Facebook Twitter
Print

S38: Mind-Body Interventions: Physiological, Molecular, and Genetic Mechanisms

15:00 - 16:30, Brickell, Terrace Level

Jeffrey Greeson (1), John Denninger (2), Elizabeth Hoge (2), Ruth Wolever (1), M. Kathleen B. Lustyk (3)

(1): Duke University Medical Center, United States                              

(2): Massachusetts General Hospital, United States

(3): Seattle Pacific University, United States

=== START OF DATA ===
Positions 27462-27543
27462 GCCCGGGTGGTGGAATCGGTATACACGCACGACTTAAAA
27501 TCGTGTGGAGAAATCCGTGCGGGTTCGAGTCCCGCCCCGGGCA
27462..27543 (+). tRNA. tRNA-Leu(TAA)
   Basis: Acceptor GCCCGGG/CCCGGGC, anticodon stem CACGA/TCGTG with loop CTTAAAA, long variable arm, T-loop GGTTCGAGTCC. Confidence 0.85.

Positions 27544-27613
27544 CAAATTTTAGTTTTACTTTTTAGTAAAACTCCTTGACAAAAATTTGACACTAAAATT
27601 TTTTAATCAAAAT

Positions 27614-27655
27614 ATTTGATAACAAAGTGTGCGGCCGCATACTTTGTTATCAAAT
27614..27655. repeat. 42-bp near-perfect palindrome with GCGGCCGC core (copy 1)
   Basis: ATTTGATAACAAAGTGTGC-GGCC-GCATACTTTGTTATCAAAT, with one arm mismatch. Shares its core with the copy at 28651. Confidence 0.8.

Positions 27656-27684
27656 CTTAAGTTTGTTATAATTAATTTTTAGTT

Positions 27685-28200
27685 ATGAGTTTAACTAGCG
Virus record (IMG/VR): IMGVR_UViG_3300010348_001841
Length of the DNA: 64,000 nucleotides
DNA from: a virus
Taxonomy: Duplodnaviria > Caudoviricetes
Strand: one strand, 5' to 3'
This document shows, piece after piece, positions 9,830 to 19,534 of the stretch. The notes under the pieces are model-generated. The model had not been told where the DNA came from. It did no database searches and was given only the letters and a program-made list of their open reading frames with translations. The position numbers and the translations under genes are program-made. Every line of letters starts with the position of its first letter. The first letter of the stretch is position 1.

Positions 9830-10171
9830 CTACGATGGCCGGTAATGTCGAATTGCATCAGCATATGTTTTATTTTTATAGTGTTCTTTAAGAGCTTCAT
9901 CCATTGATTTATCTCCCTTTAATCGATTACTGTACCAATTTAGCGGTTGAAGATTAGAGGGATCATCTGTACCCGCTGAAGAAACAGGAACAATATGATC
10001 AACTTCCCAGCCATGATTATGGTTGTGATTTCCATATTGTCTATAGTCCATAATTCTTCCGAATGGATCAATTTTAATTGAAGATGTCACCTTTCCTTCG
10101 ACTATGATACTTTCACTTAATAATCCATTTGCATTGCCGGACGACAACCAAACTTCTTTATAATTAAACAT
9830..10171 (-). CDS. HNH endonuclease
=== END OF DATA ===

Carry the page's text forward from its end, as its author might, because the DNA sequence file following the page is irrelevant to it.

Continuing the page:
Mind-body interventions such as meditation and yoga are widely used to reduce stress and prevent stress-related disease.  The underlying physiological, molecular and genetic mechanisms that may explain the stress reducing effects and potential health benefits of meditation and yoga, however, remain to be clarified.  This symposium brings together five clinical investigators across four academic institutions to examine potential biological mechanisms linking meditation and yoga practice with several stress-related biomarkers associated with cardiovascular health.  In the first presentation, Dr. Denninger will present pre-post pilot data (n=24) on the genomic determinants of successful treatment response to an 8-week relaxation response program for hypertensive patients.  Second, Dr. Greeson will present pre-post data (n=65) on changes in stress-induced cardiovascular reactivity and recovery following an 8-week Mindfulness-Based Stress Reduction (MBSR) program for healthy, stressed adults.  Third, Dr. Elizabeth Hoge will present data (n=69) from a randomized clinical trial on MBSR for patients with generalized anxiety disorder (GAD) that found effects on markers of inflammation (IL-6, TNF-a), coagulation (D-dimer), and endothelial cellular adhesion (VCAM-1) compared to an active educational control group.  Fourth, Dr. Wolever will present findings from a randomized, controlled trial (n=239) on employees who participated in a therapeutic Viniyoga worksite stress reduction program, one of two Mindfulness at Work™ programs (in person or online), or an assessment-only control group; outcomes included changes in perceived stress, sleep quality, blood pressure, breathing rate, and heart rate variability (HRV).  Taken together, this symposium advances the state-of-the-science by demonstrating how meditation, yoga, and relaxation response training can reduce the adverse effects of acute and chronic stress on several physiological, molecular, and genetic mechanisms implicated in hypertension and early stage cardiovascular disease - the leading cause of morbidity and mortality in industrialized countries. The Discussant, Dr. Lustyk, will highlight cross-cutting themes, laboratory methods, and clinical relevance.